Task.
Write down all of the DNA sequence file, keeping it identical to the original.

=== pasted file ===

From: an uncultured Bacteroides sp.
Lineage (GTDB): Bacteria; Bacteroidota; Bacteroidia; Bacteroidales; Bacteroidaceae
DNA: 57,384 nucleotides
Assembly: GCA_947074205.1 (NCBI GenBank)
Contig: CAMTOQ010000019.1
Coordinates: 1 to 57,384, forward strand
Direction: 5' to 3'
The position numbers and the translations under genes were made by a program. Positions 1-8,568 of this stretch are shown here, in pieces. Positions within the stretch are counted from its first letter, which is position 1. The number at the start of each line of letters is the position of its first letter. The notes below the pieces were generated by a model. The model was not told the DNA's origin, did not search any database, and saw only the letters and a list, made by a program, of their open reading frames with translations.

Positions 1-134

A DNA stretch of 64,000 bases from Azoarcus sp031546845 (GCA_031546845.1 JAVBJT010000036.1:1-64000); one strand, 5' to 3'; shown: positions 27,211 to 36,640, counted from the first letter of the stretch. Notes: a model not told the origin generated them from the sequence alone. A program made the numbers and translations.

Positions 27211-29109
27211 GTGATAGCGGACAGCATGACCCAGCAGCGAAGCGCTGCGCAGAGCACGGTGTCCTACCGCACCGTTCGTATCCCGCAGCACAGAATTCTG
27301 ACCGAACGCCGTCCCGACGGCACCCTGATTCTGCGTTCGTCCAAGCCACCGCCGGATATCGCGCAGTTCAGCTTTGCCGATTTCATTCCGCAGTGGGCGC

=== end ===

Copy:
From: an uncultured Bacteroides sp.
Lineage (GTDB): Bacteria; Bacteroidota; Bacteroidia; Bacteroidales; Bacteroidaceae
DNA: 57,384 nucleotides
Assembly: GCA_947074205.1 (NCBI GenBank)
Contig: CAMTOQ010000019.1
Coordinates: 1 to 57,384, forward strand
Direction: 5' to 3'
The position numbers and the translations under genes were made by a program. Positions 1-8,568 of this stretch are shown here, in pieces. Positions within the stretch are counted from its first letter, which is position 1. The number at the start of each line of letters is the position of its first letter. The notes below the pieces were generated by a model. The model was not told the DNA's origin, did not search any database, and saw only the letters and a list, made by a program, of their open reading frames with translations.

Positions 1-134

A DNA stretch of 64,000 bases from Azoarcus sp031546845 (GCA_031546845.1 JAVBJT010000036.1:1-64000); one strand, 5' to 3'; shown: positions 27,211 to 36,640, counted from the first letter of the stretch. Notes: a model not told the origin generated them from the sequence alone. A program made the numbers and translations.

Positions 27211-29109
27211 GTGATAGCGGACAGCATGACCCAGCAGCGAAGCGCTGCGCAGAGCACGGTGTCCTACCGCACCGTTCGTATCCCGCAGCACAGAATTCTG
27301 ACCGAACGCCGTCCCGACGGCACCCTGATTCTGCGTTCGTCCAAGCCACCGCCGGATATCGCGCAGTTCAGCTTTGCCGATTTCATTCCGCAGTGGGCGC